During a nationally televised major-league game, one analyst said fans go to games to see offense. People pay to see players swing the bat and stockpile runs, he said.
That’s not the brand of baseball we’re seeing in the Shoreline Conference this season. Fans are being treated to a lot of strong pitching and really good defense (plus it’s on the house). The norm in the Shoreline at the midway point of the schedule? Lots of low-scoring games, and based on the evidence, pitching and defense likely will determine who wins the league tournament.
“One thing we’re comfortable with is playing in low-scoring, tight games,” said Cromwell coach Lew Pappariella, who’s led the Panthers to two straight Shoreline championships and three of the last four.
“We pride ourselves on pitching and defense, and in the postseason (last year) we seemed to be in a lot of one-run games. We try to do the little things well — base running, situational defense, smart defense, not walking hitters, winning the bunt game. We strive to do the little things well every time out, all the things that don’t show up in the newspaper but make a big difference in games. We can’t always rely on the bats.”
Haddam-Killingworth, a large-division Shoreline team, is the cream of the conference at 12-0, but the Cougars aren’t exactly blowing teams out. While four of their wins were by comfortable margins, the other eight look like this: 3-2, 3-2, 4-2, 4-2, 3-1, 2-0, 4-0, 4-2.
In a recent game against a young East Hampton squad, H-K found itself down 3-2 after five innings. Jared Reed had the Cougars missing and guessing. But the Bellringers’ right-hander tired. His exit opened the door for H-K to score 16 times in the last two frames. The rally was a relief for H-K and a lesson, too.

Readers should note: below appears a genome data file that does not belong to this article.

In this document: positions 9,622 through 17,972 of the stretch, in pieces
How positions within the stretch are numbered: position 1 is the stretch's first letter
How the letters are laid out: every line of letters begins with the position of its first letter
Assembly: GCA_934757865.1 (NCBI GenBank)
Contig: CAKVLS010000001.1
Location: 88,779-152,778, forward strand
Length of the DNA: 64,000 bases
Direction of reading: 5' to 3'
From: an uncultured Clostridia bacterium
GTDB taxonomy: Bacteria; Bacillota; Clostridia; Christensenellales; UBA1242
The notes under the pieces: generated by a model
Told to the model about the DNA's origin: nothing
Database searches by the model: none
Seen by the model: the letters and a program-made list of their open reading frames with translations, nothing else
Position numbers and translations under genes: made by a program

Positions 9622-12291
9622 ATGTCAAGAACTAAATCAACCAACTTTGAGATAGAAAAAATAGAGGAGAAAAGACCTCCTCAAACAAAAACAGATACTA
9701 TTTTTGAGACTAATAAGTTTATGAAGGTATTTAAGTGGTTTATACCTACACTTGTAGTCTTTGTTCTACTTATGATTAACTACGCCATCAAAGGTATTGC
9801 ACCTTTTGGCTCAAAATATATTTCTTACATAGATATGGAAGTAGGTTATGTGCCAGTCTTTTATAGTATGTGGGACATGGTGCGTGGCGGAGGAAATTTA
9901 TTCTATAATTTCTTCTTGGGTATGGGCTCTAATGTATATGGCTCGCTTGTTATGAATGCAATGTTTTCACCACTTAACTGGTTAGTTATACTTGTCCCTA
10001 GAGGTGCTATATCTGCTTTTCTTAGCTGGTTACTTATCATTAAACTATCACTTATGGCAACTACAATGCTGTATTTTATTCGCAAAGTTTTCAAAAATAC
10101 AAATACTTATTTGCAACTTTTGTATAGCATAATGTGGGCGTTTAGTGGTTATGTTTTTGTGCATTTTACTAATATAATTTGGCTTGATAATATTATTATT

“It’s a reminder that we have to come in ready to play every game,” H-K junior Jon Civiello said. “Our record doesn’t mean we’re the best or that we think we can roll over any team. We’ve got play our best and we’ve got to hustle.”
Coginchaug (8-3) is in a group chasing the Cougars, but where could the Blue Devils be — three losses by a combined four runs — with some more offense? Cromwell (9-4 after Tuesday’s win over Portland) has lost two one-run games and two two-run games. Valley Regional, also 9-4, played in four straight one-run games before a blowout win over Creed/Hillhouse.
“In the first half (of the season), we wanted to manage our game and we’ve come out with a reasonable record,” Coginchaug coach Mark Basil said after Monday’s 5-1 win over East Hampton. “Everybody would like to go undefeated, but with each loss you try to take away something positive. You want to put yourself in a good position come the playoffs.”
Old Lyme, while 6-5 overall, is in the mix, too, with a 5-0 record against its small-division counterparts and has a step on Old Saybrook (8-2, 3-1 in the division). Against the large programs of Valley, H-K, Coginchaug and Morgan, Old Lyme lost by scores of 3-2, 4-1, 3-0 and 2-0. Not much offense to speak of, but the Wildcats’ opponents didn’t have much room for error, either.
H-K has the pitching depth to hold on in the race with Trevor Rydel, Jon Civiello, Owen Marcia and Alex Erskine among its starters. Cromwell has the senior leadership of Austin Roy, Jared Valentin, Noah Budzik, Zachary Lombardo, and the McCalebs — Donovan and Nicholas. Lombardo, Budzik and Roy were regulars on the 2016 team, and Valentin and Donovan McCaleb were starters for last year’s Shoreline champs.
Then there’s Coginchaug. The Blue Devils’ profile has been raised and they appear poised for a run now that senior pitcher/shortstop Luke Garofalo is eligible to play after transferring from Xavier. The lineup also includes veterans Cal Pitruzzello, MacGuire O’Sullivan and John John Jose.
With a four-game advantage in the loss column, H-K’s lead appears safe. This is the time for teams in contention for a Shoreline tournament berth to work out issues. But in the meantime, as Basil said, “Anybody, any time, can step up and win in our league.”